The Market and pass the snake oil
ministers were in the news last week. Bob Hawke (remember him) rushed
to kiss Sir Peter Abeles shortly before the old transport magnate died,
and more claims emerged about the big piggery deal that made Paul Keating
even richer than he would have been if he'd had to rely on his parliamentary
pension. In the prevailing climate, who can blame him? We all have standards.
Perhaps he felt he had to keep up with the Soehartos.
mainstream media sold the Abeles story as a penniless-migrant-makes-good
yarn. A modern Australian nationalist, humanitarian, business visionary
and friend of the working man. He was troubled by the very success of
the "free market" and yearned for some force to civilize it,
has become a cheap snake oil salve for troubled hearts and minds, and
more and more people are rubbing themselves down with the stuff. The
multi-billionaire hedge fund operator and currency raider George Soros
and Lindsay Tanner and Kim Beazley and Paul Sheehan and the Democrats
and the Russian Mafia and British Prime Minister Tony "Rupert"
Blair and Canadian philosopher Raulston Saul are all lathering it on
thickly. Old Bob Santamaria used it since the days of his youth when
he was an admirer of Benito Mussolini.
The Market is a cruel and relentless bitch goddess. She will never be
civilised -- let alone by these puny wankers -- and most of them know
it. They believe in the "civilize capitalism" line to the
same extent, and in the same sense, that most English Tories believed
in God and the Church of England: a worthy intention and a charming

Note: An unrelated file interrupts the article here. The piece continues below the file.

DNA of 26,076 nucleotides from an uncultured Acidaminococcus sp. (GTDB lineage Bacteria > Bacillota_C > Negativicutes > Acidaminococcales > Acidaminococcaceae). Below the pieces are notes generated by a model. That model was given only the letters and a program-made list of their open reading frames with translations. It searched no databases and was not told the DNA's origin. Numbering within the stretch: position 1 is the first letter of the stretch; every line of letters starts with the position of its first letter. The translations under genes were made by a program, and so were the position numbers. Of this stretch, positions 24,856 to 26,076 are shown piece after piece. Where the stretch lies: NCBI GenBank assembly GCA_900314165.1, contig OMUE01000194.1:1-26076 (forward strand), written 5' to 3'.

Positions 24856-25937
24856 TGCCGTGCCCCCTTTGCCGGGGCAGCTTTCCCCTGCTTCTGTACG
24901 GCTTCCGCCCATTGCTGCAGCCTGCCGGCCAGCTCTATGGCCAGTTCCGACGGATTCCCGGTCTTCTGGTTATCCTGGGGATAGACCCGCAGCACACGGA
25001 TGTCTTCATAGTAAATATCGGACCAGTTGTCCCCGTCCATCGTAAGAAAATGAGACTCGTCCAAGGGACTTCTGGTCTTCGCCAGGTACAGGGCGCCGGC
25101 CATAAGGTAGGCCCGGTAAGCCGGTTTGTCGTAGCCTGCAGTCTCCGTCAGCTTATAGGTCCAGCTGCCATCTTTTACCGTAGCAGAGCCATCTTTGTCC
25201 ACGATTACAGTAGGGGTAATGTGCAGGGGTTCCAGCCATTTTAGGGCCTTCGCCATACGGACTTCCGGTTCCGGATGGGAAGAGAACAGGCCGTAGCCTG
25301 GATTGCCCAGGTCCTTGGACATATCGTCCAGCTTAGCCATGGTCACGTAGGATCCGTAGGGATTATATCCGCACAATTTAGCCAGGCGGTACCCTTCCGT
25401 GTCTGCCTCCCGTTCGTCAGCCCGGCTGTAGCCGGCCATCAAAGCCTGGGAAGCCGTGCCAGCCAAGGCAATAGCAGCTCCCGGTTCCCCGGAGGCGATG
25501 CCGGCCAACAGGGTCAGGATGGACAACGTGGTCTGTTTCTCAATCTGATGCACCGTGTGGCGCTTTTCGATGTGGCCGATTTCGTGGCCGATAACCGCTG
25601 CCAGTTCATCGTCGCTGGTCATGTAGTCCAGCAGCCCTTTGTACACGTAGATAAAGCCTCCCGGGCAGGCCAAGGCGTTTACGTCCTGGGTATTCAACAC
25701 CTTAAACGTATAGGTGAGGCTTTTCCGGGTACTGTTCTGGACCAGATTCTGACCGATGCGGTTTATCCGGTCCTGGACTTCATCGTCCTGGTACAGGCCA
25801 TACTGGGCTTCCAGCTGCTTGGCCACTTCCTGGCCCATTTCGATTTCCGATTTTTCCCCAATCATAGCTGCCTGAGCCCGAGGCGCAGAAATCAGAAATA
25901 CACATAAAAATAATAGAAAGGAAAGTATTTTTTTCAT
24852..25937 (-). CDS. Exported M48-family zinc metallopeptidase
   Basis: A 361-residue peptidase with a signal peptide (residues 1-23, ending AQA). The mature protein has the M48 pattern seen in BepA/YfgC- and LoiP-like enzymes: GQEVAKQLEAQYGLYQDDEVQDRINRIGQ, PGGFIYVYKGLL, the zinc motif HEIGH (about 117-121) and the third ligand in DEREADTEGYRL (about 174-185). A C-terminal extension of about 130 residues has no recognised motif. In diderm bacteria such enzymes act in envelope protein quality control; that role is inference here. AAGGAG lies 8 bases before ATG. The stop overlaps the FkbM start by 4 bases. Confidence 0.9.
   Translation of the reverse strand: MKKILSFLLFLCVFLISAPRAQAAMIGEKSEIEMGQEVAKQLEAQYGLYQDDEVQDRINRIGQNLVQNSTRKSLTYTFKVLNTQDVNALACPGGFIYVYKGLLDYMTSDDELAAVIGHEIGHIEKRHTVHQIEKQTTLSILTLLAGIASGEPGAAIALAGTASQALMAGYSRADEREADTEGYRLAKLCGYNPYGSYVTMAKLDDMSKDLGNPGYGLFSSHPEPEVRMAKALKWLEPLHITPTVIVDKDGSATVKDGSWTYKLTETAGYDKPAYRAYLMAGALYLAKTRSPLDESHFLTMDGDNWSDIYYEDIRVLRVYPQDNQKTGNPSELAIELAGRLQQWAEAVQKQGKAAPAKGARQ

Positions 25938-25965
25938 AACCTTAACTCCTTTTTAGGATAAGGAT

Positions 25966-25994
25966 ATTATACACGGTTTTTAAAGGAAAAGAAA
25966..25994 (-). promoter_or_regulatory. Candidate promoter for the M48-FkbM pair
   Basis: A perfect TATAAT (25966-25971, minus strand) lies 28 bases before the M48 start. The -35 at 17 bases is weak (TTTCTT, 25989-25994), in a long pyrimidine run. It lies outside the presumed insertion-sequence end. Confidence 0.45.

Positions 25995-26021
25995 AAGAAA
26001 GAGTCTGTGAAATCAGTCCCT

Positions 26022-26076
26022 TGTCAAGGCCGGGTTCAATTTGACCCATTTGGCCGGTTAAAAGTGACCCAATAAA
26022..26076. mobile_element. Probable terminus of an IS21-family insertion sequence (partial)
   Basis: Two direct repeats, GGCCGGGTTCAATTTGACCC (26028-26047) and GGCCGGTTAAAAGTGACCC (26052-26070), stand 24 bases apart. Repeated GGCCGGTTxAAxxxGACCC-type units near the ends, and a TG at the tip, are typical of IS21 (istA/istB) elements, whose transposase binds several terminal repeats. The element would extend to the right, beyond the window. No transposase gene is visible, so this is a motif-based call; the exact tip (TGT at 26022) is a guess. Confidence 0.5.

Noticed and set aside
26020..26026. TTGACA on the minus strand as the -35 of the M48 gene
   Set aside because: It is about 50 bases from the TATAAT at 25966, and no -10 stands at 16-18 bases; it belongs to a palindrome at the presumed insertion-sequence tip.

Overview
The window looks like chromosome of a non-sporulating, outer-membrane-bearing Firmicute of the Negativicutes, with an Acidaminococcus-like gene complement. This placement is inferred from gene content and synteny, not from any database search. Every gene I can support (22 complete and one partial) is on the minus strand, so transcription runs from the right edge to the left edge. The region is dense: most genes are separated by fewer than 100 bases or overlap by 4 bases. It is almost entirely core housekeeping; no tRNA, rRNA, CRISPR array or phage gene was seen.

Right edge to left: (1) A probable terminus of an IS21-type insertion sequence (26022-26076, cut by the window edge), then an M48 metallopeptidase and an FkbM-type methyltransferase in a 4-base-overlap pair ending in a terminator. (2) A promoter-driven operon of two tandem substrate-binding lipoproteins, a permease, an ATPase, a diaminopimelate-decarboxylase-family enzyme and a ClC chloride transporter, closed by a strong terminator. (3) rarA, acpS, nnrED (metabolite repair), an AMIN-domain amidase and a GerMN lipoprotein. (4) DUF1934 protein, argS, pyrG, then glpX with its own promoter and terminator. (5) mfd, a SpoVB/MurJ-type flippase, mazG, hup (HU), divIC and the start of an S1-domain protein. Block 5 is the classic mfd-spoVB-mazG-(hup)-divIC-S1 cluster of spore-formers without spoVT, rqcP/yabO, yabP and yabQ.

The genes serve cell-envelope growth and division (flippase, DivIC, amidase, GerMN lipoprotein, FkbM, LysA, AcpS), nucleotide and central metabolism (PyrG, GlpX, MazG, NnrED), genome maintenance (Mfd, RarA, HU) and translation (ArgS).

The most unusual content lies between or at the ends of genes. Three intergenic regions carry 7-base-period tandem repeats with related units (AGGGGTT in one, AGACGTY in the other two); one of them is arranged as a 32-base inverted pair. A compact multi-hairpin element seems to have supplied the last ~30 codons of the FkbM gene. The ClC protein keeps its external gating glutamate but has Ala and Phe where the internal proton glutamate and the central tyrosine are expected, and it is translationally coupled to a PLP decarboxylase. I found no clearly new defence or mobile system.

myth and indispensable for gulling the unwashed masses, but not to be
actually believed in for practical purposes.
the end it was really just a story about the Labor Party as a way up
the social ladder.
everybody in official politics is driven by a massive ego, but most
are, and they are holding us back. These people are true professionals
and that is the problem. They are there because they actually like politics.
They like the lifestyle, the process of politics itself. All they want
you to do is vote, and, of course consume. They're not even happy about
you joining their party, because you might ask questions or even raise
old British Tory ruling class did warn us about this. If we give you
all the vote, they said, you will just get a bunch of social climbers
from the lower orders representing you.
old Tories were so seriously rich that they could take part in politics
as a duty. Their objectivity wasn't tainted by the search for personal
power and wealth so they could be trusted to do the right thing by The
Nation -- by which they meant, of course, themselves and their kind.
root of the problem is that most people are cut out of the loop of politics.
Between the jobs and the kids and the new technology and the perpetual
reorganisation there just isn't time.
greatest real leap in democracy came when the trade unions won the five
day week. There was time then, not just for recreation, and participation,
but for reading and thinking and the new experiences which broaden the
mind. But the world has moved on since then and become more complex,
and every problem we face needs more management, more participation.
Now, even in a wealthy country like Australia, most people just don't
have the time to actually participate, and this is in spite of the huge
increase in productivity per person in the last 50 years and the fact
that nowadays there are usually two people working in each family.
is being rorted and stolen from us and the best way we can make a start
on the problem is the four day week. Not the 35 hour week, or even the
32 hour week, but the four day week. Nothing less will do.
in Whispers from the mean streets
-- Best of 1999